Ever since their discovery in the early 1980s, the ubiquitous occurrence of microsatellites -also referred to as short tandem repeats (STRs) or simple sequence repeats (SSRs)-has puzzled geneticists... [Understanding STRs] is important if we wish to understand how genomes are organized and why most genomes are filled with sequences other than genes.
(Hans Ellegren 2004)
Eukaryotic genomes are full of repeated DNA sequences (see Ellegren 2004). These repeated DNA sequences come in all types of sizes and are typically designated by the length of the core repeat unit and the number of contiguous repeat units or the overall length of the repeat region. Long repeat units may contain several hundred to several thousand bases in the core repeat.
These regions are often referred to as satellite DNA and may be found surrounding the chromosomal centromere. The term satellite arose due to the fact that frequently one or more minor satellite bands were seen in early experiments involving equilibrium density gradient centrifugation (Britten and Kohne 1968, Primrose 1998).
The core repeat unit for a medium length repeat, sometimes referred to as a minisatellite or a VNTR (variant number of tandem repeats), is in the range of approximately 10-100 bases in length (Tautz 1993, Chambers and MacAvoy 2000). The forensic DNA marker D1S80 is a minisatellite with a 16 bp repeat unit and contains alleles spanning the range of 16-41 repeat units (Kasai et al. 1990).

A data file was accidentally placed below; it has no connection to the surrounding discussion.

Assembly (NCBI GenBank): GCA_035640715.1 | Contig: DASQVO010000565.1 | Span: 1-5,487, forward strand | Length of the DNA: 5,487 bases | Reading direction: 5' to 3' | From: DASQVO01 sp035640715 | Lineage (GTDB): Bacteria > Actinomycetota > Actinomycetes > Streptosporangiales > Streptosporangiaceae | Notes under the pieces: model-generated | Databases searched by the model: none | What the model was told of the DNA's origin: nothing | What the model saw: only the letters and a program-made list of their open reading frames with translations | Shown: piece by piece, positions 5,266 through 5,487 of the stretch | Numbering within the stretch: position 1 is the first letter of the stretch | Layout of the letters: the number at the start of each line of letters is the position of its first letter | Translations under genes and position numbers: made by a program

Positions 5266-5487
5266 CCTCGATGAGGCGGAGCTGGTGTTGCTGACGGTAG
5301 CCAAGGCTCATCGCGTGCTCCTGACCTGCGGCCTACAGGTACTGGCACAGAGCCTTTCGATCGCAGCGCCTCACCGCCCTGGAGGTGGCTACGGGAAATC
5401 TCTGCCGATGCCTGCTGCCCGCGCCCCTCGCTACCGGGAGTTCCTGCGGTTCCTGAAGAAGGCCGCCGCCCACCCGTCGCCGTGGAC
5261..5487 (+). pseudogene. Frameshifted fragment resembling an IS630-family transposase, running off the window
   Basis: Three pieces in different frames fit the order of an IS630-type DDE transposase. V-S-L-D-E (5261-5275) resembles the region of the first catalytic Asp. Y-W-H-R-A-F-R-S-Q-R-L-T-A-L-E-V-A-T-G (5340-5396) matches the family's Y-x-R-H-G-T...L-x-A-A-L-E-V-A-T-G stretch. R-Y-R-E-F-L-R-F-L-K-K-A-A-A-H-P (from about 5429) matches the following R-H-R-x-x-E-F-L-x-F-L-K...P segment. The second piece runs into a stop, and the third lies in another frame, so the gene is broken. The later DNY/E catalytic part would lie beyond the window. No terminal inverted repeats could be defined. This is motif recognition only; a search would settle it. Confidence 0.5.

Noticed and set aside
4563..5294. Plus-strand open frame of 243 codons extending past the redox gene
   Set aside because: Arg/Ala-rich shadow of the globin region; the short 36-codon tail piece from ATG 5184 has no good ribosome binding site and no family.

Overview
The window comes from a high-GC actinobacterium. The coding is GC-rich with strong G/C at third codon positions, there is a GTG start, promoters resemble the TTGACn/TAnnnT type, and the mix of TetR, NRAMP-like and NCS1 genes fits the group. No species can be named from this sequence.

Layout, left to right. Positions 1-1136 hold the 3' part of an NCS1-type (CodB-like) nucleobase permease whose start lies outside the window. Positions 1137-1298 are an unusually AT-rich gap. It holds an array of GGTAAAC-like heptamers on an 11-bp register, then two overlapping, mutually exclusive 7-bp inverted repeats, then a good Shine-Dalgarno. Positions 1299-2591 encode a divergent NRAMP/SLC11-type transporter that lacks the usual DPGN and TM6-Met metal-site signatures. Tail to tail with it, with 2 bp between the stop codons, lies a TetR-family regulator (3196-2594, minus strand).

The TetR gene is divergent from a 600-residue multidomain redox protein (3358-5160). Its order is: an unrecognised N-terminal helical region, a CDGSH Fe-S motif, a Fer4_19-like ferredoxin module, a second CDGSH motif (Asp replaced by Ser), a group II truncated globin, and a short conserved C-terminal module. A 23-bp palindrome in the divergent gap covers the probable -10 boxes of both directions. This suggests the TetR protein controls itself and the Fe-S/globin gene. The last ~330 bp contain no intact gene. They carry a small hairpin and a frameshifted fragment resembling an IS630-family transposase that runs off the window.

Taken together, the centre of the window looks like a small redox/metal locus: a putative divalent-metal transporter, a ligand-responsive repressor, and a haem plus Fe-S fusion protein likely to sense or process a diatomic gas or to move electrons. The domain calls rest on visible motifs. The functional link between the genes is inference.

DNA regions with repeat units that are 2-6 bp in length are called microsatellites, simple sequence repeats (SSRs), or short tandem repeats (STRs). STRs have become popular DNA repeat markers because they are easily amplified by the polymerase chain reaction without the problems of differential amplification. This is due to the fact that both alleles from a heterozygous individual are similar in size since the repeat size is small. The number of repeats in STR markers can be highly variable among individuals, which make these STRs effective for human identification purposes.
Schematic of minisatellite and microsatellite (STR) DNA markers. PCR primers are designed to target invariant flanking sequence regions. The number of tandem repeat units in the repeat regions varies among individuals making them useful markers for human identification.
Minisatellite Marker (D1S80)
Literally thousands of polymorphic microsatellites have been characterized in human DNA and there may be more than a million microsatellite loci present depending on how they are counted (Ellegren 2004). Regardless, microsatellites account for approximately 3% of the total human genome (International Human Genome Sequencing Consortium 2001). STR markers are scattered throughout the genome and occur on average every 10 000 nucleotides (Edwards et al. 1991, Collins et al. 2003, Subramanian et al. 2003). Computer searches of the recently available human genome reference sequence have attempted to comprehensively catalog the number and nature of STR markers in the genome (see Collins et al. 2003, Subramanian et al. 2003). A large number of STR markers have been characterized by academic and commercial laboratories for use in disease gene location studies. For example, the Marshfield Medical Research Foundation in Marshfield, Wisconsin (http://research.marshfieldclinic.org/genetics/) has gathered genotype data on over 8000 STRs that are scattered across the 23 pairs of human chromosomes for the purpose of developing human genetic maps (Broman et al. 1998, Ghebranious et al. 2003).
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